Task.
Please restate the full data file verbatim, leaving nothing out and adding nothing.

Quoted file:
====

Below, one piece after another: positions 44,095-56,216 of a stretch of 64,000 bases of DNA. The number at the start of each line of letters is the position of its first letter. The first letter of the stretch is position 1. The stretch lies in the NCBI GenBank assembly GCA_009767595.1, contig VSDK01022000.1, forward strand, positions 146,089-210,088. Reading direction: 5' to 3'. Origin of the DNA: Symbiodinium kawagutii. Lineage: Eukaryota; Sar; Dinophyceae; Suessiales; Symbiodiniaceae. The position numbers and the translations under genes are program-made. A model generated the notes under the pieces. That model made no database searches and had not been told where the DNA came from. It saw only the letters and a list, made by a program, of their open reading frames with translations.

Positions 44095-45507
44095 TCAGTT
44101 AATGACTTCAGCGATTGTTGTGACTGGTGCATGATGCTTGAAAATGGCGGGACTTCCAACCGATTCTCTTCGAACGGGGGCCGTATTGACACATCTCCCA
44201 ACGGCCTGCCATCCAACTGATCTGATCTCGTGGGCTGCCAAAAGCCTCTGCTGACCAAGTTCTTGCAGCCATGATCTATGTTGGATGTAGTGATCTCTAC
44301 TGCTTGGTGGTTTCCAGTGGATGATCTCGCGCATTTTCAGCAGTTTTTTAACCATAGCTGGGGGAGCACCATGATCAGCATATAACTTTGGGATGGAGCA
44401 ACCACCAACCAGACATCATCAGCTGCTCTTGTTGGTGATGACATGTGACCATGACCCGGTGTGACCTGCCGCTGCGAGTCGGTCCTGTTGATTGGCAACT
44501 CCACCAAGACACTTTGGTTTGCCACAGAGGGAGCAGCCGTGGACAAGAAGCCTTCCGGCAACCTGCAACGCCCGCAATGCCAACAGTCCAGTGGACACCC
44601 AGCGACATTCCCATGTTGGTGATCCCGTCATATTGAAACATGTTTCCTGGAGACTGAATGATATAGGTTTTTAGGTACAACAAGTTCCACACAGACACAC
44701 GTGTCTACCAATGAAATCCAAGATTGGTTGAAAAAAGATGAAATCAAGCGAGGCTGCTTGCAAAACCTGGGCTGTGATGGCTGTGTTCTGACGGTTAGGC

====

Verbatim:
Below, one piece after another: positions 44,095-56,216 of a stretch of 64,000 bases of DNA. The number at the start of each line of letters is the position of its first letter. The first letter of the stretch is position 1. The stretch lies in the NCBI GenBank assembly GCA_009767595.1, contig VSDK01022000.1, forward strand, positions 146,089-210,088. Reading direction: 5' to 3'. Origin of the DNA: Symbiodinium kawagutii. Lineage: Eukaryota; Sar; Dinophyceae; Suessiales; Symbiodiniaceae. The position numbers and the translations under genes are program-made. A model generated the notes under the pieces. That model made no database searches and had not been told where the DNA came from. It saw only the letters and a list, made by a program, of their open reading frames with translations.

Positions 44095-45507
44095 TCAGTT
44101 AATGACTTCAGCGATTGTTGTGACTGGTGCATGATGCTTGAAAATGGCGGGACTTCCAACCGATTCTCTTCGAACGGGGGCCGTATTGACACATCTCCCA
44201 ACGGCCTGCCATCCAACTGATCTGATCTCGTGGGCTGCCAAAAGCCTCTGCTGACCAAGTTCTTGCAGCCATGATCTATGTTGGATGTAGTGATCTCTAC
44301 TGCTTGGTGGTTTCCAGTGGATGATCTCGCGCATTTTCAGCAGTTTTTTAACCATAGCTGGGGGAGCACCATGATCAGCATATAACTTTGGGATGGAGCA
44401 ACCACCAACCAGACATCATCAGCTGCTCTTGTTGGTGATGACATGTGACCATGACCCGGTGTGACCTGCCGCTGCGAGTCGGTCCTGTTGATTGGCAACT
44501 CCACCAAGACACTTTGGTTTGCCACAGAGGGAGCAGCCGTGGACAAGAAGCCTTCCGGCAACCTGCAACGCCCGCAATGCCAACAGTCCAGTGGACACCC
44601 AGCGACATTCCCATGTTGGTGATCCCGTCATATTGAAACATGTTTCCTGGAGACTGAATGATATAGGTTTTTAGGTACAACAAGTTCCACACAGACACAC
44701 GTGTCTACCAATGAAATCCAAGATTGGTTGAAAAAAGATGAAATCAAGCGAGGCTGCTTGCAAAACCTGGGCTGTGATGGCTGTGTTCTGACGGTTAGGC